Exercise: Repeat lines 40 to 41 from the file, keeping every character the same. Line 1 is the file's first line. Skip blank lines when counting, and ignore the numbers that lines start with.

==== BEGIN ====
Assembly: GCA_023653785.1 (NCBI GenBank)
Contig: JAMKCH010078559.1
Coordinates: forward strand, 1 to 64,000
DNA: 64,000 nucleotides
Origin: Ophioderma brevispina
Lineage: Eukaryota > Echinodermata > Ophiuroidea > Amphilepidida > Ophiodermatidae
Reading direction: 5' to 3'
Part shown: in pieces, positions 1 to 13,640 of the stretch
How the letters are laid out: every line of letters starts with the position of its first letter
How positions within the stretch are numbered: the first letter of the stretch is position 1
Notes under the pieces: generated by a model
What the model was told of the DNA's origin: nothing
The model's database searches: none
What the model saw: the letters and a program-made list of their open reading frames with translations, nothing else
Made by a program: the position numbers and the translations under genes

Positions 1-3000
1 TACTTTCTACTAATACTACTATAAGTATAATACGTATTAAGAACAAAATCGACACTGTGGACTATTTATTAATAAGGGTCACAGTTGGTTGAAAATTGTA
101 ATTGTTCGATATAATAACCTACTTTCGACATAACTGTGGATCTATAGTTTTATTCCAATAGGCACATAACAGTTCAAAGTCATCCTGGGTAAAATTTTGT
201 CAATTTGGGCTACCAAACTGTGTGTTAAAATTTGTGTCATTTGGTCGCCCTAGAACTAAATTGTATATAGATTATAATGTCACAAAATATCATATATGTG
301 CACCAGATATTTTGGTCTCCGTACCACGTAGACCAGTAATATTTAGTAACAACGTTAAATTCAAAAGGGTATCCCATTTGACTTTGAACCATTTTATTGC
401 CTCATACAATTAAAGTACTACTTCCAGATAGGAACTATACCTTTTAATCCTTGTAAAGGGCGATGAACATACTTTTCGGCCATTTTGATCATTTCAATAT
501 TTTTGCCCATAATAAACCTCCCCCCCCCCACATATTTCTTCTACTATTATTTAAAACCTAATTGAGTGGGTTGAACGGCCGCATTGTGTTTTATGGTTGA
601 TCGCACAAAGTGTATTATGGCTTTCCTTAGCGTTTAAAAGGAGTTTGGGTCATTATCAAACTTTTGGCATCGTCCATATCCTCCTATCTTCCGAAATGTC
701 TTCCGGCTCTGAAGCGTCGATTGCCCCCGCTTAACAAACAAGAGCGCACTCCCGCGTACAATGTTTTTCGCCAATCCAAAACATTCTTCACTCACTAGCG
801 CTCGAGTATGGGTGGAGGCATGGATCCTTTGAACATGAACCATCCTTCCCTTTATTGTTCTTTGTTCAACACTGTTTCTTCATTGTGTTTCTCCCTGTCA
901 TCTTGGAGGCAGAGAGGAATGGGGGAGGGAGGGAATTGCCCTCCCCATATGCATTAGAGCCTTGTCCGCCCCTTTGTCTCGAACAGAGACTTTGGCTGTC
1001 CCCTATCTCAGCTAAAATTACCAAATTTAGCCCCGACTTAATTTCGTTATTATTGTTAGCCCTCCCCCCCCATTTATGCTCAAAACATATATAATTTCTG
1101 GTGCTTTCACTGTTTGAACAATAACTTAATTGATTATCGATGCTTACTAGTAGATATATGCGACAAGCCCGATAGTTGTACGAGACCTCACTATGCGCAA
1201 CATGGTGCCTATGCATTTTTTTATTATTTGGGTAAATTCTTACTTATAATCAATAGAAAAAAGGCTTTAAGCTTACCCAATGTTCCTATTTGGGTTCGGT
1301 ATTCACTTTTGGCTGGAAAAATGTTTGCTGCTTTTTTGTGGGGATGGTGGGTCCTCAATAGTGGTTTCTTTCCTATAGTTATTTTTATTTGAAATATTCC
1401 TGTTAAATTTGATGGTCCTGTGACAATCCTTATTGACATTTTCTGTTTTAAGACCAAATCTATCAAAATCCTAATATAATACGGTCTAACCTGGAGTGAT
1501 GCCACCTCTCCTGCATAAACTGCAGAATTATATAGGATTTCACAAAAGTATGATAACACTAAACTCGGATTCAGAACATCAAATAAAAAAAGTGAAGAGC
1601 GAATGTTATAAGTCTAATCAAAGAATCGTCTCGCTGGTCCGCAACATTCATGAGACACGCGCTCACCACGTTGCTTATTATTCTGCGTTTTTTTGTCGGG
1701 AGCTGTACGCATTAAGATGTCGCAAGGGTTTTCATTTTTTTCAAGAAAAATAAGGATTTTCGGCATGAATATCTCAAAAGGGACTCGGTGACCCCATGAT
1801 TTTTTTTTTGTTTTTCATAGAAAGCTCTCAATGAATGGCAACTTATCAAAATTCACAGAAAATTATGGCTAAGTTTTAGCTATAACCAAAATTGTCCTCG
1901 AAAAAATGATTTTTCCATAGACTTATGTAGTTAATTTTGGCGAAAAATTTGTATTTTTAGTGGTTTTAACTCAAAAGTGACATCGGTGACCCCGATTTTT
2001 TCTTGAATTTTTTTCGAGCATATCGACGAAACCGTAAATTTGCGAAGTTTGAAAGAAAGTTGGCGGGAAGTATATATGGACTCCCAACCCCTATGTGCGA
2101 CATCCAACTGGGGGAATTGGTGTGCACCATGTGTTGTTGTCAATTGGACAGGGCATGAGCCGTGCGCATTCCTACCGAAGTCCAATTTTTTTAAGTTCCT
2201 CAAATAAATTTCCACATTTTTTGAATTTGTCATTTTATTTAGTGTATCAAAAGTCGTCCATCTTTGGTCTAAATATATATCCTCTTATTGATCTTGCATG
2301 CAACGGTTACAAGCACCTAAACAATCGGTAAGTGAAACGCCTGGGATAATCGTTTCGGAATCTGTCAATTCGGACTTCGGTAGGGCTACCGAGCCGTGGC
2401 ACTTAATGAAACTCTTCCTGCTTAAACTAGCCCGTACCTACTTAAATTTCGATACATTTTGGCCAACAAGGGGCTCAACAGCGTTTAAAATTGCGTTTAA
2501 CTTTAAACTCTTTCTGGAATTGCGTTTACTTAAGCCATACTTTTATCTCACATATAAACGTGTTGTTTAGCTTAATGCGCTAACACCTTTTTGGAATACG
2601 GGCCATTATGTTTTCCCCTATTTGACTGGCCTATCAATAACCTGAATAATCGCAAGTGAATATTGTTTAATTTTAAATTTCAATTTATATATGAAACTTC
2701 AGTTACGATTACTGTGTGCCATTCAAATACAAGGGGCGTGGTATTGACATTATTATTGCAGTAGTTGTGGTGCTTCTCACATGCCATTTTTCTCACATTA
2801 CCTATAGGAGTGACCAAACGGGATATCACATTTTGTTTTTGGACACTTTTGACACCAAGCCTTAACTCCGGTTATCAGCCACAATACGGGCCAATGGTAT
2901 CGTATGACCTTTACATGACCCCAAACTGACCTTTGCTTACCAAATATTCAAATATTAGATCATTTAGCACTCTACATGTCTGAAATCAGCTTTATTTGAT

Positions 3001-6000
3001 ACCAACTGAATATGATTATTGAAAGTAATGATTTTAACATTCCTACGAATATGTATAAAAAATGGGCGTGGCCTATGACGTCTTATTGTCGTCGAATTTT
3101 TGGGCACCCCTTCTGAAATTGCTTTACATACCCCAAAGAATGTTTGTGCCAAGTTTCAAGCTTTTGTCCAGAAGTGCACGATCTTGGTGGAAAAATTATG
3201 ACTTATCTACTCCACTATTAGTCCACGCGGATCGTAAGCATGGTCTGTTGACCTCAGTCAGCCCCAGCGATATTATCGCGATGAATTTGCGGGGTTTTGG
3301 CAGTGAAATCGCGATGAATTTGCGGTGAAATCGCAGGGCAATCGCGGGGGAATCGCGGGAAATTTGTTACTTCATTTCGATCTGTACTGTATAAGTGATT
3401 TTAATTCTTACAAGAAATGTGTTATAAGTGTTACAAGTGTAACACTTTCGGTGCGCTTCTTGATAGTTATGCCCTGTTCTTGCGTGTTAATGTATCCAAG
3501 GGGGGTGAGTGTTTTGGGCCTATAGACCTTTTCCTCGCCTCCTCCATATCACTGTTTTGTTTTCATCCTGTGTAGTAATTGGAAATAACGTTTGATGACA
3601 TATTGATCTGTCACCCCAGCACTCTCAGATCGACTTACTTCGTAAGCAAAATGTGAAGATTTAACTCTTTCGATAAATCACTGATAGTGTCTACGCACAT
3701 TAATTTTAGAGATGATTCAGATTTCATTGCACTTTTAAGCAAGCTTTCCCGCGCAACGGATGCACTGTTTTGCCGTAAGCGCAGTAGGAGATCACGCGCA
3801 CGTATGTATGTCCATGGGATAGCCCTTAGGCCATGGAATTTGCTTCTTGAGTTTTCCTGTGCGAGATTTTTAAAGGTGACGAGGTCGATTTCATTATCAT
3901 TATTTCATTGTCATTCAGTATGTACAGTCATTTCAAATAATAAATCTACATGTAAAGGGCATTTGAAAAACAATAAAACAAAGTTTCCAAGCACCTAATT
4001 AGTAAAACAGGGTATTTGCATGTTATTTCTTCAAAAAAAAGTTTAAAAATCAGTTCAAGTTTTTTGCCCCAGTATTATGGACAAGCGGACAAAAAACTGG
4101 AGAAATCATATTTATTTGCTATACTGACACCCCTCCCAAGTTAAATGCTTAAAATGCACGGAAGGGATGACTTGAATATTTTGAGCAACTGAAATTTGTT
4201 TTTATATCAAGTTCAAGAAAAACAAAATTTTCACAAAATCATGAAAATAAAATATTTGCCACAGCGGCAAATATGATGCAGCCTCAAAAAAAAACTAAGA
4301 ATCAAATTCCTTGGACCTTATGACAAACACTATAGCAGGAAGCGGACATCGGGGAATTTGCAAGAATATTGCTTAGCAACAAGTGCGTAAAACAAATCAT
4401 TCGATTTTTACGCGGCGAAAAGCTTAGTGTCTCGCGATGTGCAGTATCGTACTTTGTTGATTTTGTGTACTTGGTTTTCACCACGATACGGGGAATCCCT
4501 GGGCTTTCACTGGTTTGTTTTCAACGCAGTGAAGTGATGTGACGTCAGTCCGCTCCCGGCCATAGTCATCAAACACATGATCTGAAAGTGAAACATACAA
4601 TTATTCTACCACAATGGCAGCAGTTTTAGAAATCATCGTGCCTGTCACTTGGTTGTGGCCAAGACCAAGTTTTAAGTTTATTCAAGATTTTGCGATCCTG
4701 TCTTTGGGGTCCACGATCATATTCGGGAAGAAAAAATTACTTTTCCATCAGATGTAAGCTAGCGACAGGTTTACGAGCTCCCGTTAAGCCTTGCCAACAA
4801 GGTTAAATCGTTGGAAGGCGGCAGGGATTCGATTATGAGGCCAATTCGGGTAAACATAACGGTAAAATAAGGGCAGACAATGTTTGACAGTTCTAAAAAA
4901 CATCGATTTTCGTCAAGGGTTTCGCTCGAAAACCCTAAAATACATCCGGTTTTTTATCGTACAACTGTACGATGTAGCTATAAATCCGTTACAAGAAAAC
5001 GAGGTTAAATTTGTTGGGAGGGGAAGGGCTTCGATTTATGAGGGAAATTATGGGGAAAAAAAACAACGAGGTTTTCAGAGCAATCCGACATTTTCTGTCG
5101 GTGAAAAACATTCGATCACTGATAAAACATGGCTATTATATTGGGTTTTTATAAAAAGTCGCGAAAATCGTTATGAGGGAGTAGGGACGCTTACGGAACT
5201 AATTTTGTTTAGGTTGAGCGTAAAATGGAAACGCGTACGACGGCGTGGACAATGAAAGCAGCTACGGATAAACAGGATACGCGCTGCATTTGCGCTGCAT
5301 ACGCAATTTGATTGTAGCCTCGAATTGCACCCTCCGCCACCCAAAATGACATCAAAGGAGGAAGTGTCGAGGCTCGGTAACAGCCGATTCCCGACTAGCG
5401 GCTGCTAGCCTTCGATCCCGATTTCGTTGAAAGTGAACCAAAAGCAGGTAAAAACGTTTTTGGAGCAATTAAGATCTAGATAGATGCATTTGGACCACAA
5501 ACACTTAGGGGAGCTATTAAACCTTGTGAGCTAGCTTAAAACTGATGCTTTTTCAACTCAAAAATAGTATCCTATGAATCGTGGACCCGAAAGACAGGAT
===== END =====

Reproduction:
2301 CAACGGTTACAAGCACCTAAACAATCGGTAAGTGAAACGCCTGGGATAATCGTTTCGGAATCTGTCAATTCGGACTTCGGTAGGGCTACCGAGCCGTGGC
2401 ACTTAATGAAACTCTTCCTGCTTAAACTAGCCCGTACCTACTTAAATTTCGATACATTTTGGCCAACAAGGGGCTCAACAGCGTTTAAAATTGCGTTTAA